Conrad was intrigued with the contrast between the bewitchment of the untamed wild (the “fascination of abomination,” and the “horror” of Mr. Kurtz), and the cavalier complaisance of domesticated and dissociated society (European greed, and the melodrama of Mr. Kurtz’s fiancée). As an author he may have been experimenting with the idea of how to get back to the raw primordial forces of nature and the unconscious without sacrificing the discipline and stability of reason and community. The Wild is not as safe as it is powerful. “I wondered whether the stillness on the face of the immensity [the dark jungle] looking at us two were meant as an appeal or as a menace… Could we handle that dumb thing, or would it handle us?” And in the end, Marlow returns to his society, to his people and his customs and his habits. As if nothing ever happened.  But the spectacle of his conscious duplicity is made very explicit in his final conversation with Kurtz’ fiancée-widow which caricatures the European attitude so wonderfully and magnifies Conrad’s disgust for upper-class theatrics and hypocrisy. A year after Kurtz’s death his engaged is still melodramatically woeful about her loss. She practically swoons all over the place in front of Marlow boasting of Kurtz’s fine modern ideals and righteous superiority, and begs of Marlow to corroborate her convictions about her husband’s worth.  Marlow watches her histrionics and finally decides to play to them. Instead of revealing to her that he saw the transmogrification of Kurtz and had witnessed his final words in which he acknowledged the deep and writhing darkness that is life—“Horror! Horror!”—he instead dumbs down the climactic ending of Kurtz and tells instead that he died whispering her name to the very end. Isn’t that nice. But he’s shocked and obviously disappointed that the ceiling doesn’t cave in on him, or more importantly, on anyone else for lying the civilized lie of hypocrisy and egocentrism. “The heavens do not fall for such a trifle.”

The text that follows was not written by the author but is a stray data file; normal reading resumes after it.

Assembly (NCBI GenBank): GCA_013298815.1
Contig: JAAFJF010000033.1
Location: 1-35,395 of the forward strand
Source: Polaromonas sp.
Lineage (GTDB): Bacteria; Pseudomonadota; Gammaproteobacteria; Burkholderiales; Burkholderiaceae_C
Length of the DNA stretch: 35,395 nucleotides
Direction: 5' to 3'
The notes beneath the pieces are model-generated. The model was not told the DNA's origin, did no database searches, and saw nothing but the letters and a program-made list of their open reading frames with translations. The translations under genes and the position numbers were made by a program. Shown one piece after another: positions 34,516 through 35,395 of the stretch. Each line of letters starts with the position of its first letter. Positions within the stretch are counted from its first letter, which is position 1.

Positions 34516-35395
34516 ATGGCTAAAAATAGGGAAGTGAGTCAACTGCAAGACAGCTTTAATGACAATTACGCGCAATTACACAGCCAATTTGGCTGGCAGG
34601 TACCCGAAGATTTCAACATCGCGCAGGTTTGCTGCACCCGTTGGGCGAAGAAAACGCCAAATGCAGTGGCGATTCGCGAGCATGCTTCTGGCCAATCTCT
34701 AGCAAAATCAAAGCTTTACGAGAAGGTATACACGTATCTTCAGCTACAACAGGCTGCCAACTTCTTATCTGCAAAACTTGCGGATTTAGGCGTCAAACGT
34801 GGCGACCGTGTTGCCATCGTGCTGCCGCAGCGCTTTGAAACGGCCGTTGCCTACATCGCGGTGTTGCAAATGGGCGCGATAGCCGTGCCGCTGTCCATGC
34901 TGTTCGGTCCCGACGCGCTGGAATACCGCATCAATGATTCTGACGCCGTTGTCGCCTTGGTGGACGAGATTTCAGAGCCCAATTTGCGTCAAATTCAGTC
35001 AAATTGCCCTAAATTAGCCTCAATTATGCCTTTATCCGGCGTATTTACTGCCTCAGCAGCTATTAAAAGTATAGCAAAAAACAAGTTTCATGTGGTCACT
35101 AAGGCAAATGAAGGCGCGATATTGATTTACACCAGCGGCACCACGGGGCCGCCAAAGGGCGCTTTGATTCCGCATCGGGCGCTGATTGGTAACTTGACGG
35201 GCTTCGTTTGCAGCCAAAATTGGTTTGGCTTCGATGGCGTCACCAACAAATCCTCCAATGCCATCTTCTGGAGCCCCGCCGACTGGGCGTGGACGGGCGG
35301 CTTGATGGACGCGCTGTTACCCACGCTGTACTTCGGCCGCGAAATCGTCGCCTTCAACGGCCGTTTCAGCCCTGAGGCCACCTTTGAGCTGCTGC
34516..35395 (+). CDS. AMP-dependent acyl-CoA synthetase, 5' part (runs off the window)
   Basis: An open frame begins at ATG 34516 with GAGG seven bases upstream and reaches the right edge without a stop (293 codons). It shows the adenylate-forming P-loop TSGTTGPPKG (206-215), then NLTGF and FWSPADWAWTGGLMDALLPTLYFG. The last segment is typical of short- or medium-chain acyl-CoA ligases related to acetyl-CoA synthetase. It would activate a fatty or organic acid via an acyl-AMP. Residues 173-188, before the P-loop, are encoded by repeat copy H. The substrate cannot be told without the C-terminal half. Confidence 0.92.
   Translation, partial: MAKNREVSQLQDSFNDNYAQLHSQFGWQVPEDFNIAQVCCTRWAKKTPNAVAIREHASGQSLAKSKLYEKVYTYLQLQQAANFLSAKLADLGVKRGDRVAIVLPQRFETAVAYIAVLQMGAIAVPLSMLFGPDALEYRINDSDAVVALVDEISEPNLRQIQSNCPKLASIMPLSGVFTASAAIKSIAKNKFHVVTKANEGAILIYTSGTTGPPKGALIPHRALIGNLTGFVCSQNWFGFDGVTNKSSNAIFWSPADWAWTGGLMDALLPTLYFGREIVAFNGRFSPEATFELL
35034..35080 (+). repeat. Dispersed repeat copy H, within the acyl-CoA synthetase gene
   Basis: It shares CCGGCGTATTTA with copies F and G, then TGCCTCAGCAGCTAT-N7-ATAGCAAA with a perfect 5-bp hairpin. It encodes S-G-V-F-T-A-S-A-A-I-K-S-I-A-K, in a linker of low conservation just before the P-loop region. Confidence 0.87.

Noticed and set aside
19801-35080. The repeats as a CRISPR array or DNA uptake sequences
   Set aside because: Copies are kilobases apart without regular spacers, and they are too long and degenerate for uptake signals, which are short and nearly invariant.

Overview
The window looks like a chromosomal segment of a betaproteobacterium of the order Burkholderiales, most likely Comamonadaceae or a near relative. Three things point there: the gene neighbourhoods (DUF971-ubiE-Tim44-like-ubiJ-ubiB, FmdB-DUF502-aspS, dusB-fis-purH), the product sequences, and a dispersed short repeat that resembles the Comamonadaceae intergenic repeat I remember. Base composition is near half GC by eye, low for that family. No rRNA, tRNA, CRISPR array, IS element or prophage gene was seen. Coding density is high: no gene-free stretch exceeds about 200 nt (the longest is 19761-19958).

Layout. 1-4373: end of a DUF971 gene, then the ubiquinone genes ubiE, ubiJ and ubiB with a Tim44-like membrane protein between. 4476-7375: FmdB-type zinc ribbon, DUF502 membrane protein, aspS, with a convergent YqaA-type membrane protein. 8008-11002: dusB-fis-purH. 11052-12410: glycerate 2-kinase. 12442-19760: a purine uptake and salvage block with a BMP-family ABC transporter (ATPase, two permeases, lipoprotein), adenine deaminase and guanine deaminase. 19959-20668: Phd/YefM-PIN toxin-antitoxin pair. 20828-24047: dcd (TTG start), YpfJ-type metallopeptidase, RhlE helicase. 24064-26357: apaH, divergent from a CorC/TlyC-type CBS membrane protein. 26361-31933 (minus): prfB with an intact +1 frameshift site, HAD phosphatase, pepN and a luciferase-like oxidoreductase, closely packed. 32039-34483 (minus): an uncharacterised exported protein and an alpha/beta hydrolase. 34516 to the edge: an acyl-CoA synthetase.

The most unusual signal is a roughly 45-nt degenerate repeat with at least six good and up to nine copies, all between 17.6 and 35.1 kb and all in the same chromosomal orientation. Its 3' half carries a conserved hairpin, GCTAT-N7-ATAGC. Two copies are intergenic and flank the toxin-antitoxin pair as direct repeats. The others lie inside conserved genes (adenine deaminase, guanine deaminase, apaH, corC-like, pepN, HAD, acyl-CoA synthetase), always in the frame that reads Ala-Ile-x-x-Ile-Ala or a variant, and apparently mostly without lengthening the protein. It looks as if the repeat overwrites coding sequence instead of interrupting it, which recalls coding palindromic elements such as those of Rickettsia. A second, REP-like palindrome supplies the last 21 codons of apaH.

Did Conrad desire a peeling away of civilization’s mask, and a return to the freedom, mystery, and power of the wild in some sense? Yes and no. I think he saw in it, as did many modern psychologists and philosophers, a raw, unharnessed force that could potentially help to enhance creativity and vigor; or it could be very destructive. Mr. Kurtz went feral, to his own demise and to the demise of others around him, but he successfully escaped the cheap substitute of being a decent citizen which couldn’t quite satisfy the primal instinct for adventure, mystery, and power. Then again, he killed and died. So, there’s that. Tipping the scale either way brings extreme ennui, angst of meaninglessness, suffering, or death.
And for anyone who doesn’t know, anything Conrad can do, London can do better, and with less words. Jack London wrote The Call Of the Wild and The Sea Wolf on this same topic, and his authorial execution of the ‘return to the wild’ theme, which was his specialty, is much more muscular and sportive in nearly all of his works. Conrad is much more wordy and formal in his narrative, while London lets loose with a cunning, creativity, and pompous confidence that makes his words cut to the quick and soar above careful writers like Conrad.

Search your feelings Luke. You know it’s true. Just my humble opinion. But I’m right.